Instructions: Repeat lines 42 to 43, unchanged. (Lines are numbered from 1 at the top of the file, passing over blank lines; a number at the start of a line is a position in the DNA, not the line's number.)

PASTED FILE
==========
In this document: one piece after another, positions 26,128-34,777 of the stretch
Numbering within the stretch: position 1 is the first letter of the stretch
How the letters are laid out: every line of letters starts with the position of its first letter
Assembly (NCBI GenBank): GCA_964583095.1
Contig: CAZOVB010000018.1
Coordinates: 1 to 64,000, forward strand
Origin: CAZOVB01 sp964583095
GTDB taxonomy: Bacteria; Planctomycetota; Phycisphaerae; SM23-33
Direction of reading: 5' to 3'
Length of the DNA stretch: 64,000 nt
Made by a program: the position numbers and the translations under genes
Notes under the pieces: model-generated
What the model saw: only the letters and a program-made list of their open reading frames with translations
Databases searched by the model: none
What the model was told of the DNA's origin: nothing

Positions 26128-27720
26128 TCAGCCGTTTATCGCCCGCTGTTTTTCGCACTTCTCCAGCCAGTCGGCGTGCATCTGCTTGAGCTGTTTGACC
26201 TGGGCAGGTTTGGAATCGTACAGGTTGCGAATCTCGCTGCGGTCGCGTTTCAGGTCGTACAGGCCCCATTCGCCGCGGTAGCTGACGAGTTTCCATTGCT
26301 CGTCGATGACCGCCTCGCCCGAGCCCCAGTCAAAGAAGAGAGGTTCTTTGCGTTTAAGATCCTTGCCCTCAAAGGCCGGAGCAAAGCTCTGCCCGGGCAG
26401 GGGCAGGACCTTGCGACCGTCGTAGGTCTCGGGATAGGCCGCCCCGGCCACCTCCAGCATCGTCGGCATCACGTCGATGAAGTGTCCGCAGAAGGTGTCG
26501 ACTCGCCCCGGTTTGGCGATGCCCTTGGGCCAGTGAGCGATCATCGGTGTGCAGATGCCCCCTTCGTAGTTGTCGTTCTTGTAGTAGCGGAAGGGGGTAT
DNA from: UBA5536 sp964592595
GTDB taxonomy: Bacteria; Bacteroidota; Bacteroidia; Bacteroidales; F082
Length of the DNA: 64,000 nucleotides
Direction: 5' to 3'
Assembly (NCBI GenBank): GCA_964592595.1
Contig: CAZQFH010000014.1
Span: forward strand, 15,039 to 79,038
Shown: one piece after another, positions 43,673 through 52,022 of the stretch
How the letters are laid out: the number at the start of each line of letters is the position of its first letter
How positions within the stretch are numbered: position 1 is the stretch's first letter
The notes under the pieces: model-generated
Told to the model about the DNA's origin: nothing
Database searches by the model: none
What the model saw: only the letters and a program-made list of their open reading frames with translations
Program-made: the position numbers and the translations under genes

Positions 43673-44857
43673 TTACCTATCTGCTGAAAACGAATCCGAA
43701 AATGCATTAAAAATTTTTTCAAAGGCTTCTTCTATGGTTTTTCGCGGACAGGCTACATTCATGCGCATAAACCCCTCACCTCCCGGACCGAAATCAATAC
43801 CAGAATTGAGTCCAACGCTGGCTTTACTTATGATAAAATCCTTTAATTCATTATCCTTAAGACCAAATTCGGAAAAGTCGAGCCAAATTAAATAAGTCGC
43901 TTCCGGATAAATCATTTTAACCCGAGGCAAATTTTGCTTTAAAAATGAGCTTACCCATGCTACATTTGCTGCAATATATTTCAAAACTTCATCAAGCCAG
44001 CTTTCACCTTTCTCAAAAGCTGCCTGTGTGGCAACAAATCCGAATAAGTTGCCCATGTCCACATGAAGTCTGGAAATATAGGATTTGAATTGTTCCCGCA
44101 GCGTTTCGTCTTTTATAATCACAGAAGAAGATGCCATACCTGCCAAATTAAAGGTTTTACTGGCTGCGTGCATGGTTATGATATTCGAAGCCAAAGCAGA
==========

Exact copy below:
44001 CTTTCACCTTTCTCAAAAGCTGCCTGTGTGGCAACAAATCCGAATAAGTTGCCCATGTCCACATGAAGTCTGGAAATATAGGATTTGAATTGTTCCCGCA
44101 GCGTTTCGTCTTTTATAATCACAGAAGAAGATGCCATACCTGCCAAATTAAAGGTTTTACTGGCTGCGTGCATGGTTATGATATTCGAAGCCAAAGCAGA